The U.S. Housing Recovery: Still Uneven

Parsing the latest numbers from the S&P/Case-Shiller Home Price Indices.

Image
Andy Dean Photography / Shutterstock.com

The U.S. housing market continues to recover, based on new numbers [PDF] from the flawed but still influential S&P/Case-Shiller Home Price Indices. But at the metro-area level, the recovery is decidedly uneven. 

Case-Shiller uses two measures: the 10-city and 20-city composites of 20 major U.S. metros. In August versus July 2012, average house prices increased by 0.9 percent for both composites, according to this morning's fresh report.

Let's see what we can parse from this summer's changes for these 20 major metros, via the report itself:

First of all, all but one metro (Seattle) saw average home prices rise from July to August, which is good news. Detroit had the highest increase (2.3 percent), followed by Phoenix and Atlanta (both 1.8 percent), and Las Vegas (1.6 percent).

But if we look at the level numbers, which show the amount of cumulative increase since 2000, those same places actually have very low values. Detroit, Atlanta, and Las Vegas are all below 100, since they still remain below their market's 2000 levels. And when we look at the year-over-year figures, several metros are showing declines: Atlanta, Chicago, and New York.

Note also that while some metros are still below their 2000 levels, other metros like New York, Washington, D.C., and Los Angeles are considerably above their 2000 levels.

Jed Kolko, the chief economist and head of analytics at real-estate website Trulia (as well as an occasional contributor to Atlantic Cities) weighed in on the report via email:

The year-over-year gain is BETTER than it sounds. The Case-Shiller headline numbers – the 20-city composite – has been understating year-over-year national price growth. The most recent national price report – which Case-Shiller publishes only quarterly – showed a year-over-year increase of 1.2% nationally, vs 0.5% in the 20-city composite and 0.1% in the 10-city composite (June 2012 data, published late August). The 10-city and 20-city composite indexes are heavily weighted toward New York and Los Angeles, and New York had the second-biggest price decline year-over-year after Atlanta, which drags down the composite indexes relative to the national index. That means year-over-year national price growth in August could be between a half and full percentage point higher than the 20-city composite year-over-year growth of 2.0% reported today.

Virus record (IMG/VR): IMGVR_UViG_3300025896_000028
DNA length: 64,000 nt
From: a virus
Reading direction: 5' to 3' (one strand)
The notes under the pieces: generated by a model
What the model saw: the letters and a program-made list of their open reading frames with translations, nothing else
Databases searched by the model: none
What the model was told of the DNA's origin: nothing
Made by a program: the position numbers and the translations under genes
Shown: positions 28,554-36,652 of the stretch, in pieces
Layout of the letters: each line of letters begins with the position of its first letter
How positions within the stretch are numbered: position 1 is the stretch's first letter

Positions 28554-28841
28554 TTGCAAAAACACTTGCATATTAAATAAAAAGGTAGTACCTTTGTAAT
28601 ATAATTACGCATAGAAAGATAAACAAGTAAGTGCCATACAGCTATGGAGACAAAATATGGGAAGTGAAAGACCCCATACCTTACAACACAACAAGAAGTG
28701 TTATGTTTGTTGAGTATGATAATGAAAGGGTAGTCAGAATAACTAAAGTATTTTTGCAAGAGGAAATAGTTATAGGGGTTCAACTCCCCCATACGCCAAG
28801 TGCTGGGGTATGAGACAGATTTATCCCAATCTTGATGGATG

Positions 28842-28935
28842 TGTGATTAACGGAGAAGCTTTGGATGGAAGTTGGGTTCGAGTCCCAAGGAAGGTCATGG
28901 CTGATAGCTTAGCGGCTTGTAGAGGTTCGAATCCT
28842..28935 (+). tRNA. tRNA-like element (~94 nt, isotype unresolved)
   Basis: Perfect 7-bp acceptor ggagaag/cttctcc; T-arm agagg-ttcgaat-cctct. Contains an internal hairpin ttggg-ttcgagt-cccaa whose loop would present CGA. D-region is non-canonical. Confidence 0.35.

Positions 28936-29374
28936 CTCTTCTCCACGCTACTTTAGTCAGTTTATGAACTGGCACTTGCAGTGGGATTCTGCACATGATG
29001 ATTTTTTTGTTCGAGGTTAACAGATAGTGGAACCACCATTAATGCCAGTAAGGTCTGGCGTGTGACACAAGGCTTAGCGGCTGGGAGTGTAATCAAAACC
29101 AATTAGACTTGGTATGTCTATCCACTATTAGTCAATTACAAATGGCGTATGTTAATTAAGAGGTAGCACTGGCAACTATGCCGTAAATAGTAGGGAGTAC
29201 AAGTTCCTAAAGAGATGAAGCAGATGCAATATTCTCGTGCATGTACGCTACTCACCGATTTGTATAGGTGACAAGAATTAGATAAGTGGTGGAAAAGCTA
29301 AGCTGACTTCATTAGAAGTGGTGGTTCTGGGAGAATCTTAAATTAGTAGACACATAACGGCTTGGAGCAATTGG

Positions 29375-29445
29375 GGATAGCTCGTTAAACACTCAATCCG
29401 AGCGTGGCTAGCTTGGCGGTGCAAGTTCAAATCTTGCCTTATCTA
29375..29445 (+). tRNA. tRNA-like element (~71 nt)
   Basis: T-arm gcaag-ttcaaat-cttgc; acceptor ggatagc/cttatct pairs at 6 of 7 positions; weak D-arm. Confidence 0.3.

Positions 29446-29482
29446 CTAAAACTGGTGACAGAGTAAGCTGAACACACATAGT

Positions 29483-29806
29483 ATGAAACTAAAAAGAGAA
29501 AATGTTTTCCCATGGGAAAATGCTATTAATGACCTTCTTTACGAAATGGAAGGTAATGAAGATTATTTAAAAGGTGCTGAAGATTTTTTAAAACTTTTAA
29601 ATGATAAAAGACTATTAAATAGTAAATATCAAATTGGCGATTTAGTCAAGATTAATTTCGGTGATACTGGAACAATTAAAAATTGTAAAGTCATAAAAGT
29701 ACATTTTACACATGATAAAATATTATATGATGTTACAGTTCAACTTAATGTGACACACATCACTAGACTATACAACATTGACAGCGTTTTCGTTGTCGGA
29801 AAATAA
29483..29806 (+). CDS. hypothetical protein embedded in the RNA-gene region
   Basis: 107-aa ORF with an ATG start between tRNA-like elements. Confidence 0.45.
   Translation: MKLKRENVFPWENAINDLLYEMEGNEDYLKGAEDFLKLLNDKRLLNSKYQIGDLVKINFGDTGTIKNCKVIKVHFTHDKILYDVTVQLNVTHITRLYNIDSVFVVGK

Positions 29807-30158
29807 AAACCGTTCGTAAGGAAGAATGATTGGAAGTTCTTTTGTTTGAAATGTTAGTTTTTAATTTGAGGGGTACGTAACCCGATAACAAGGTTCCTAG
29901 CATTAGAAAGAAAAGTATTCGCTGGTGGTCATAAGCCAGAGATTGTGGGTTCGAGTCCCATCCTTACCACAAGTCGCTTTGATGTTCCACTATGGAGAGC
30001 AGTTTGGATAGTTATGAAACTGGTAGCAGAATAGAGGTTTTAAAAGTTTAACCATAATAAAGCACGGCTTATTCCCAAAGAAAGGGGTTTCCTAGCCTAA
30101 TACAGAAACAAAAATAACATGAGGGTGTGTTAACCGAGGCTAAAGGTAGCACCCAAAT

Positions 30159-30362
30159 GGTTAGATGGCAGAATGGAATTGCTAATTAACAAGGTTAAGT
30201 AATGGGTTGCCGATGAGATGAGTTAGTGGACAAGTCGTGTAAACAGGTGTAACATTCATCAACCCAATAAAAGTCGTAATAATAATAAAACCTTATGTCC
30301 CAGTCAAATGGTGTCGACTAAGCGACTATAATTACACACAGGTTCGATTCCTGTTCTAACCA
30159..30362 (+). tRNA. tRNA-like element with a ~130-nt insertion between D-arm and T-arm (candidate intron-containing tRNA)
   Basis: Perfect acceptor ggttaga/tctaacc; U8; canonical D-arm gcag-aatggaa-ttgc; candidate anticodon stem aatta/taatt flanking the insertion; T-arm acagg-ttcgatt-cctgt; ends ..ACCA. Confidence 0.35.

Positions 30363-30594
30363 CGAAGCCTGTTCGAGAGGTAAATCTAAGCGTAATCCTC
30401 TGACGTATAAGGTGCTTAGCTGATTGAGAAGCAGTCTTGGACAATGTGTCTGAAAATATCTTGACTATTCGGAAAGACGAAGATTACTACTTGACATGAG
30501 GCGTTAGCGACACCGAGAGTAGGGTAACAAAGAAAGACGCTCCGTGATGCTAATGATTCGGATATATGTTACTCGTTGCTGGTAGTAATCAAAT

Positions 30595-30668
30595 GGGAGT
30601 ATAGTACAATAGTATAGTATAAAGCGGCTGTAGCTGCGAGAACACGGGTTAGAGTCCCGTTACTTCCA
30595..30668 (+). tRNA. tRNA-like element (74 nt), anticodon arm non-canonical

The month-over-month gain is WORSE than it sounds... Almost half of the 0.9% month-over-month gain is due to seasonal factors, which are typically most favorable in the August and September releases. Seasonally adjusted, prices rose 0.5% month-over-month for the 20-city composite.

Atlanta is the big turnaround metro. In the past three months (August versus May), Atlanta prices rose 5.5%, highest among the 20 metros, followed by Detroit (4.6%) and Phoenix (4.4%) – even though Atlanta has the biggest year-over-year decline.

Kolko also related the numbers to the upcoming election, using a combination of the index's data and Trulia's own numbers:

Prices on Election Day will be almost the same as when Obama took office. Case-Shiller prices are down 3.3% between January 2009 and August 2012 (seasonally adjusted) but should see a 1.6% price increase in the three months after August, according to the Trulia Price Monitor. That means that sales prices in November will probably be just 1.7% below where they were in January 2009. (This calculation is seasonally adjusted since we don’t want to count the seasonal gain in an assessment of whether the housing market is better off.)

Top image: Andy Dean Photography / Shutterstock.com

About the Author

  • Richard Florida is Co-founder and Editor at Large of CityLab.com and Senior Editor at The Atlantic. He is director of the Martin Prosperity Institute at the University of Toronto and Global Research Professor at NYU. More
    Florida is author of The Rise of the Creative ClassWho's Your City?, and The Great Reset. He's also the founder of the Creative Class Group, and a list of his current clients can be found here